• Use this information to help them build an identity as “competent and valued civic participants” 
      • Recognize and discuss our history as a nation (and the disproportionate injustices carried by some) 
      • Undo our own distorted images of an idealized America
      • Confront our own histories and contributions to the status quo

Here environmental educators can begin by understanding the history of the environmental movement and its strong footing in white colonialism and the “conquering” of nature. They can acknowledge this history, talk about it with youth, and invite them to share their own varied and unique experiences with nature. Environmental educators can validate “youth voice” and examine their own power, privilege, and position in this world. And, to be clear, I count myself among those who need to take these steps to acknowledge what being white and middle-class means in today’s environmental movement and think about how my privilege can be put to work to change the trajectory. 

Thank you for taking this scholarly journey with me and allowing for a bit of academia to seep into this forum; for putting just a toe into the water of the research world. Uniting the researcher and the “practitioner” has a ways to go. But, if we can heed a bit of sociological or human understanding in our efforts to build a civil society of young people who are (1) connected to their communities, (2) feel comfortable with the ins and outs of political action, and (3) enjoy opportunities to work on and impact the environmental issues in their own neighborhoods, all while hearing their voices and practicing our own cultural humility, we will get there. We can encourage the next generation of environmentalists.


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COVID-19 Resources 

It would seem a bit tone deaf if in this spring of 2020 Nature Net News I did not mention the global pandemic we’re all living through. As we’re all finding new and creative ways to cope with hunkering down at home while keeping learning and education meaningful and rigorous, we also have our own mental and physical health to contend with. With this in mind, Nature Net has created a brand new set of resource pages on naturenet.org. These pages are designed to bring all the best websites and up-to-date information together in one thoughtfully curated place. Topics include:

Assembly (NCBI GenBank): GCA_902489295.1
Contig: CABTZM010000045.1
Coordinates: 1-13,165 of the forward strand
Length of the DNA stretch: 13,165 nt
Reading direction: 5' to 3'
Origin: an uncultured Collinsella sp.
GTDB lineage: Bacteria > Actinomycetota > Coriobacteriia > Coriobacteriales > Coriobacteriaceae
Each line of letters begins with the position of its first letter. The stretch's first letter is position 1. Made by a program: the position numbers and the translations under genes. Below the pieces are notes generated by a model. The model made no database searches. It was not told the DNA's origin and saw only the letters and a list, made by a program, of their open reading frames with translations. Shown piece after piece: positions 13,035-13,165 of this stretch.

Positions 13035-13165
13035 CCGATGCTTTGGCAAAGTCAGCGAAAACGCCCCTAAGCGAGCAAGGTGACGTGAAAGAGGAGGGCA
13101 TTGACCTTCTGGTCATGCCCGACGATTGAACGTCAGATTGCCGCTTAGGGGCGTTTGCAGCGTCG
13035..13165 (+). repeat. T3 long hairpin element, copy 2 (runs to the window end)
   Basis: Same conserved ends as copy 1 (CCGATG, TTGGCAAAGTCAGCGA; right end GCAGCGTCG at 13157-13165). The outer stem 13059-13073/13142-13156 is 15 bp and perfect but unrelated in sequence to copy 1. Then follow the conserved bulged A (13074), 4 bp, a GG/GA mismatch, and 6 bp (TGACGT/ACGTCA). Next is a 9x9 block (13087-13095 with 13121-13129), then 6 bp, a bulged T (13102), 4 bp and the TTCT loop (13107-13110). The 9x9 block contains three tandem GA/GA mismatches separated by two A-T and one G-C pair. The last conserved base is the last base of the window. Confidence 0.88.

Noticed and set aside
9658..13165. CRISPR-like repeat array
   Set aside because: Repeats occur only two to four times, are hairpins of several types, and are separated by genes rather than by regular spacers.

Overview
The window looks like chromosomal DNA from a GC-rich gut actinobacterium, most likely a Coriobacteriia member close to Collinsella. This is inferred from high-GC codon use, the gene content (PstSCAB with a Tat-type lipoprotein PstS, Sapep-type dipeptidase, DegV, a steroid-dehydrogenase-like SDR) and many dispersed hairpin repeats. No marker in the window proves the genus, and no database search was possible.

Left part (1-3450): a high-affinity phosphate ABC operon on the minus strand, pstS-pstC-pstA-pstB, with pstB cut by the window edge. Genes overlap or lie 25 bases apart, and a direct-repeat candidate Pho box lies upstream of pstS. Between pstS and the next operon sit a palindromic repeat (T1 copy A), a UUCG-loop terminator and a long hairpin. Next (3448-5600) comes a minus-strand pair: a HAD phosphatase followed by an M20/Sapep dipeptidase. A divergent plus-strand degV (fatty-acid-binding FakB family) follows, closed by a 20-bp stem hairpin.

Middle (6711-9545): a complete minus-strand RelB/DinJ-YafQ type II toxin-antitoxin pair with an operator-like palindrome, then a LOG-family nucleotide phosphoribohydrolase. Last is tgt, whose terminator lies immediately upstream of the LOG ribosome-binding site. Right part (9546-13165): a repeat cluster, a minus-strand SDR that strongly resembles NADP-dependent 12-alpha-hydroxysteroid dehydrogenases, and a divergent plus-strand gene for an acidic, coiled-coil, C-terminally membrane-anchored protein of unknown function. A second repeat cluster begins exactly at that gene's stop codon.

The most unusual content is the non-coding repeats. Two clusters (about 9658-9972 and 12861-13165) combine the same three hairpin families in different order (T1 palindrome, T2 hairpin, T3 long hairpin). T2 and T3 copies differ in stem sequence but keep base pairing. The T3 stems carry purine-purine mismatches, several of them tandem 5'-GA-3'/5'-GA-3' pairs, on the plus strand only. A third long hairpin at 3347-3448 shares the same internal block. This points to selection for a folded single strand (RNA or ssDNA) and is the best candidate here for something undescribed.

• Nature Net trails that remain open – getting out into nature is critical for our health and wellbeing; find out where you can go
  • Parenting & Teaching from home – digital educational resources from Nature Net sites and other nature centers in Wisconsin
  • COVID-19 Information – reliable, vetted web resources related to COVID-19, including information on zoonotic diseases and how to talk to young people about the virus
  • Staying sane while staying safer at home – virtual learning tips and quick links to mental health resources
  • Social determinants of health – there’s a bigger story to this pandemic and the ways in which certain populations are more negatively impacted – learn the basics of social determinants of health and the role nature (and access to nature) plays in keeping all people healthy

One more note: the Nature Net Calendar of Events has a new virtual event category to keep you updated on events, webinars, on-line challenges, and storytime readings with your favorite Nature Net educators.

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Nature Passport 

This year’s Nature Passport is still on! Use your Nature Passport to explore and learn at Nature Net sites that remain open and in your own backyard or neighborhood. We weren’t about to let Earth Day’s 50th birthday go by without a celebration! This year’s Nature Passport marks the milestone by inviting you and your family to think about the ways clean air, water, and soil are so important to us and our life here on planet Earth.

NEW This Year! Because of limited distribution of the classic version of the Nature Passport, we’ve created a new, Mini-Print-At-Home Nature Passport. Just print, fold and text! Text a special keyword to Nature Net to receive unique missions you can do in your own backyard or at several of the open Nature Net sites. Parents can mark off completed challenges and children can celebrate completing the missions and their connection to nature.


Betsy bylineCopy of Betsy bylineBetsy Parker is an environmental educator and Director of Nature Net.
She is a strong believer in the power of #VitaminN.
Funding for Nature Net and the Nature Net News blog
is provided by American Girl Fund for Children.